College is an opportunity to broaden your social circle and meet new people. Unlike the people you knew in high school, college students come from all over the country or globe and bring with them fresh new perspectives that can broaden your own. It’s a truly unique opportunity to meet and make new friends, especially since everyone is trying their best to do the same.
Attend Orientation and Welcome Events
Most colleges host different events for students to meet and connect with one another. Everyone who attends one is trying to socialize with new people. Take advantage of the environment and talk to different people, strike up conversations, and be as friendly as possible.
If this sounds daunting, don’t worry. While going outside of your comfort zone is beneficial in the long run, you can start smaller by going to club meetings for new students. These meetups tend to have fewer participants than a general mixer. Not to mention, by attending one, you know that you have something in common with everyone else.
Be an Active Student
Participate during class, contribute during group projects, and organize study sessions with your peers. Not only does this boost your academic performance, but it ingratiates you to the other students and establishes that you’re pleasant to work with and spend time around.
College is a great time to form connections with other people that last beyond the classroom. When people reflect on their college years and highlight the importance of networking, they’re referring to these early connections. Although it may seem minor, presenting yourself well to your peers is an excellent first step.
Go to Campus Events
Once the academic year is in full swing, the welcome events and orientations taper off, but they’re quickly replaced by campus events where students go alone or in groups to sing, watch movies, eat together, and generally socialize.
No matter your interests, you’re practically guaranteed to find a campus event tailored to help you meet people who share them. You can look for updates on Facebook or walk around campus and keep an eye out for flyers advertising new events.
Join Social Media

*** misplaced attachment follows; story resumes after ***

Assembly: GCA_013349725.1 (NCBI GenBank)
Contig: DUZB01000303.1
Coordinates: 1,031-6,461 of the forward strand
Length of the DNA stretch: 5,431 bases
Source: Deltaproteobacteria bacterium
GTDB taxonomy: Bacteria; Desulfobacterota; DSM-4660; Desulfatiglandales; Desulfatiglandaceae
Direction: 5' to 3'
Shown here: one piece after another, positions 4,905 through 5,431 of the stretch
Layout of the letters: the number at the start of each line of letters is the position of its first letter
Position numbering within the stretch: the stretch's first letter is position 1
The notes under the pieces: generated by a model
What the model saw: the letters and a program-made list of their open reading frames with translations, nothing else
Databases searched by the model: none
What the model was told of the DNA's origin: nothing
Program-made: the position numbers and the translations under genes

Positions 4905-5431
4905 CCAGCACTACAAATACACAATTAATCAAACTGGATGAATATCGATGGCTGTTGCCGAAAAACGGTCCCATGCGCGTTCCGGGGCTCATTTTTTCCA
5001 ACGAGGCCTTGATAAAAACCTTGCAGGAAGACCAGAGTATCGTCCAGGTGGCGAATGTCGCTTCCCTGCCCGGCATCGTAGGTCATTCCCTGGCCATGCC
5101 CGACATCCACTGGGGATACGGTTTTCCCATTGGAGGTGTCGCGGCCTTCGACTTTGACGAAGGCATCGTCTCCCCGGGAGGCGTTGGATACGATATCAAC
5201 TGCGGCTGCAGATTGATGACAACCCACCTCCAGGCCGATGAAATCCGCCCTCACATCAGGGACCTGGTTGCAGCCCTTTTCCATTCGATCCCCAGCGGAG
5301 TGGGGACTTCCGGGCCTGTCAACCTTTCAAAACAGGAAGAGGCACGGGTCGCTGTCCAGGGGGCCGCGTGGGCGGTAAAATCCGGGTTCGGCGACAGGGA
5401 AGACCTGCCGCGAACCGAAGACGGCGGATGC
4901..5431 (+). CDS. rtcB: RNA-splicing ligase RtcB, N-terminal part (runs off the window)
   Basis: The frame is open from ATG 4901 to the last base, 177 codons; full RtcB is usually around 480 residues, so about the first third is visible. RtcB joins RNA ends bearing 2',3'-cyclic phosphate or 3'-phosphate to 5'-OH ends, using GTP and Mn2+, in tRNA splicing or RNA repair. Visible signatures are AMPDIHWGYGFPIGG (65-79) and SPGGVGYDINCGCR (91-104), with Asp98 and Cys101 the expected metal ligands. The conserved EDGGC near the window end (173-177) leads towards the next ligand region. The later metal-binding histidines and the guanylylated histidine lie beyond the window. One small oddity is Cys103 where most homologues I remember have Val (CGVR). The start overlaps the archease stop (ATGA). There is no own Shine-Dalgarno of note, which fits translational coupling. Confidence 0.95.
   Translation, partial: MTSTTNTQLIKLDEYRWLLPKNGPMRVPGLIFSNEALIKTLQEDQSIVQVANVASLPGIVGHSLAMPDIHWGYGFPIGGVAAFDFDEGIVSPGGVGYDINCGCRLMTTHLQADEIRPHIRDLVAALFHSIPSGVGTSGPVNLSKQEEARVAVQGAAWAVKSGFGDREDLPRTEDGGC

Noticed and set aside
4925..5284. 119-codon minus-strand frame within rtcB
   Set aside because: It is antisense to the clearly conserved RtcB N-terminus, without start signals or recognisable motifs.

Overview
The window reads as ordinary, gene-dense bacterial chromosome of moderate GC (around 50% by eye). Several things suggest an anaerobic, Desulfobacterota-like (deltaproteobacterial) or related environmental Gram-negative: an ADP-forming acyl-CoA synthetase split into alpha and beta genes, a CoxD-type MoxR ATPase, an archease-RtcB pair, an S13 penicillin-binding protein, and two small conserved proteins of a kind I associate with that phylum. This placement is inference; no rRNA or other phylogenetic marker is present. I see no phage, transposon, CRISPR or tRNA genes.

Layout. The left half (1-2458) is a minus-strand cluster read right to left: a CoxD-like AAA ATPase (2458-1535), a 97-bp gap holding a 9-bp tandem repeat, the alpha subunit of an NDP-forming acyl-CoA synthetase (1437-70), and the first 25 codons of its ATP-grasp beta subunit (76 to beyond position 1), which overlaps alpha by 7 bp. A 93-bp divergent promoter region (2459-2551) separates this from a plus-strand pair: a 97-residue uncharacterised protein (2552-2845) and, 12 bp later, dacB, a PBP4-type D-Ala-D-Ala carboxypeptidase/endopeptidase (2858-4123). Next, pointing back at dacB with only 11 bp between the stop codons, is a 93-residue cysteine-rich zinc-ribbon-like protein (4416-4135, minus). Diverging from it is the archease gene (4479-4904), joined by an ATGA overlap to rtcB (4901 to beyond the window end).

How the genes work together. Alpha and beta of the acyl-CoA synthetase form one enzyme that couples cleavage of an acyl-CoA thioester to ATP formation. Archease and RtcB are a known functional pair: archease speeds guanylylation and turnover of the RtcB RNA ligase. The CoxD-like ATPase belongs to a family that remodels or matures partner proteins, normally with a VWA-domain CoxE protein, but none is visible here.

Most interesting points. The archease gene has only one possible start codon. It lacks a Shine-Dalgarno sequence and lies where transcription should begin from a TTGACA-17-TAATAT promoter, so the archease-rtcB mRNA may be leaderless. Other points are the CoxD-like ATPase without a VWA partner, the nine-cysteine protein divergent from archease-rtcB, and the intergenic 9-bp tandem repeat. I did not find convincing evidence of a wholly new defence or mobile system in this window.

Colleges often run a private group on Facebook or other social media platforms for incoming freshmen. Campus organizations, clubs, and other groups may rely on social media to organize, notify members of new events, and arrange informal hangouts.
However, with social media, there’s always the risk of being catfished. If you’re not sure you’ve connected with a real person, you can use their name to do a quick search of their public information by using a tool like this. People search engines also pull information from social media profiles, letting you see whether you’re talking to the right person or a catfish.
Be mindful of what you put on your social media profile. If you choose to be active online, make sure you only post pictures and videos that reflect well on you.
How to Make New Friends in College
Once you’ve met some people, you can start the transition process from acquaintance to friend. Part of friendship is consistency and repetition: if you see someone frequently and share an activity or class with them, chances are you’ll evolve naturally into friends.
If you want to speed up the process, ask if they’d like to spend time one-on-one. More extroverted people might be able to cultivate multiple friendships at once, but if you have more introverted tendencies, you may prefer to focus on just one or two people at a time to avoid getting too drained.
Part of meeting and making new friends in college is having good social skills. If you haven’t already, this is an opportunity to develop and practice active listening skills. The ability to be a good listener is paramount for helping your friends feel heard and supported, which in turn strengthens your relationships.
Don’t Be Afraid to Branch Out
It’s easy to find a group and fall in with them in the first few weeks of college–after all, everyone is doing the same thing. But as you settle into your new dorm and get used to the routine, don’t limit yourself to the people living in your hall or attending the same classes. Walk around, strike up conversations with strangers, and keep an open mind.
Be intentional about who you spend time with. You can’t choose relatives or coworkers, but you have control over who your friends are. Find people who energize and support you. Be authentic and vulnerable, and you’ll find that people match your energy in return.